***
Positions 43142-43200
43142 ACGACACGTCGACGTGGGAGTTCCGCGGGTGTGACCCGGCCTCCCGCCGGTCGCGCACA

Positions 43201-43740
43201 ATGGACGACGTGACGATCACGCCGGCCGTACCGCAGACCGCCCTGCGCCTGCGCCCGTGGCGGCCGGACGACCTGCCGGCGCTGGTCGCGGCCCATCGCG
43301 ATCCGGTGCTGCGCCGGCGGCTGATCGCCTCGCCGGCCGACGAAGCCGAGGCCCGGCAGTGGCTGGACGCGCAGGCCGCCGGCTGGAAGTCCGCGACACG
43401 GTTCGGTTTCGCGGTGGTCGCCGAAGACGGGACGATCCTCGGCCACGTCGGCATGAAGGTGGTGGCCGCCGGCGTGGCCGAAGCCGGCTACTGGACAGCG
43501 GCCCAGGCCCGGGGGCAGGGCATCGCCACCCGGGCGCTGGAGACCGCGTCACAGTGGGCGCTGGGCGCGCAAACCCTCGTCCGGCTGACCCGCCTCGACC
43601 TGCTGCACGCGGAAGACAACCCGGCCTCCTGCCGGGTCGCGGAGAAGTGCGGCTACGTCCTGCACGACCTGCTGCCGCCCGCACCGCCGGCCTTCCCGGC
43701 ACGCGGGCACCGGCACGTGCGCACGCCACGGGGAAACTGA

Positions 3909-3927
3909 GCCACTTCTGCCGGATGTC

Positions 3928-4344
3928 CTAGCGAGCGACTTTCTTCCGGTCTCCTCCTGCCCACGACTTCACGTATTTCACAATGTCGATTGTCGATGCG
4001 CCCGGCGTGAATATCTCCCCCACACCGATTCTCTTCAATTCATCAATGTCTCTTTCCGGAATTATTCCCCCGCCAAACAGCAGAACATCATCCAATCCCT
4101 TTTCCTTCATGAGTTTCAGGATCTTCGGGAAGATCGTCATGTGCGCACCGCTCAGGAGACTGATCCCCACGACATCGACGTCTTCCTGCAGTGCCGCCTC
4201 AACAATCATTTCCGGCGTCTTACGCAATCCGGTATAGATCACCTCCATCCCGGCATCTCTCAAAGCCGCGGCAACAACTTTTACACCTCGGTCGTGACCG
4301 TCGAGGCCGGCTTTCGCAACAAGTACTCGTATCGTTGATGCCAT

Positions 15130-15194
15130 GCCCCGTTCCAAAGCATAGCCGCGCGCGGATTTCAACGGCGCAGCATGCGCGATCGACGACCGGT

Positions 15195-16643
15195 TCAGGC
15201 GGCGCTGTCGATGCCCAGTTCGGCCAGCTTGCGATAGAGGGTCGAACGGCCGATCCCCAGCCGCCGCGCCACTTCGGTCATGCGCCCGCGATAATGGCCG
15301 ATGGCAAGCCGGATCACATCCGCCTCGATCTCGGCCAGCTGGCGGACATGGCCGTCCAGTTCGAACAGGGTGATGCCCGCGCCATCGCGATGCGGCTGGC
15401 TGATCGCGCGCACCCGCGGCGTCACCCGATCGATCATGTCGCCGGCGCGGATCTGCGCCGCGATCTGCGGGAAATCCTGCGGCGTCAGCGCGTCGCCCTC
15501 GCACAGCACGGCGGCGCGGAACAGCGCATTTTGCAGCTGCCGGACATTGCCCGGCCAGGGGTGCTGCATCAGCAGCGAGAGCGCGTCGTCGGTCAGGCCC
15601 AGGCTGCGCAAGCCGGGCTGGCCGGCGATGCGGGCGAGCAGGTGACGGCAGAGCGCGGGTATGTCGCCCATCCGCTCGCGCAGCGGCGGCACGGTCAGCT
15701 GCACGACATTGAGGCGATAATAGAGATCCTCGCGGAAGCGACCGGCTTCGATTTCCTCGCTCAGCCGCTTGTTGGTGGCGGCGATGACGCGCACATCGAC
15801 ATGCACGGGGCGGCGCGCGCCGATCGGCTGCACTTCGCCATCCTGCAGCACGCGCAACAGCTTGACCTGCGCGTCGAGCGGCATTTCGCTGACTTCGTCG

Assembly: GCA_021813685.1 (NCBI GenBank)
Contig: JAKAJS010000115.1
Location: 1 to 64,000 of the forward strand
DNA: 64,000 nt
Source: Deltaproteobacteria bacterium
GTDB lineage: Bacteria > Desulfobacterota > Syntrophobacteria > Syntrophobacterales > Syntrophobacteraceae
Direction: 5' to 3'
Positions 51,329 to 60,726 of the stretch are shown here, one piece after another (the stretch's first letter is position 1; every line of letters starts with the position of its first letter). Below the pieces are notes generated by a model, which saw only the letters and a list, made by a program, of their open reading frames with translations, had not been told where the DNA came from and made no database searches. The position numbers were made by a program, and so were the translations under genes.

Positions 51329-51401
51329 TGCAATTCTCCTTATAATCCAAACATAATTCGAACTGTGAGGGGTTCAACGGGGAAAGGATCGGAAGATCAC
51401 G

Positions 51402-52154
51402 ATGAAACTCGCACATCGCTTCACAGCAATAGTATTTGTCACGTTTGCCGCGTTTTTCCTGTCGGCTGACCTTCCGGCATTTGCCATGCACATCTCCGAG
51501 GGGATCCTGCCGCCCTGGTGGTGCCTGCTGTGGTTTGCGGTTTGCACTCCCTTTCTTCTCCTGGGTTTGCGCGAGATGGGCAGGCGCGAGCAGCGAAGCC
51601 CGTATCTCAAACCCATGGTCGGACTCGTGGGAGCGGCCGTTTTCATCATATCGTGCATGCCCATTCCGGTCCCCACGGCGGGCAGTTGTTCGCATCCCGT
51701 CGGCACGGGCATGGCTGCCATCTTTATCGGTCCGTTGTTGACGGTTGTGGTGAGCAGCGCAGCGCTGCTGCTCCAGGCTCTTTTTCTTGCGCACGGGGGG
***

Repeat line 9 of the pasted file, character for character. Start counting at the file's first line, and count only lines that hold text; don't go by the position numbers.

43701 ACGCGGGCACCGGCACGTGCGCACGCCACGGGGAAACTGA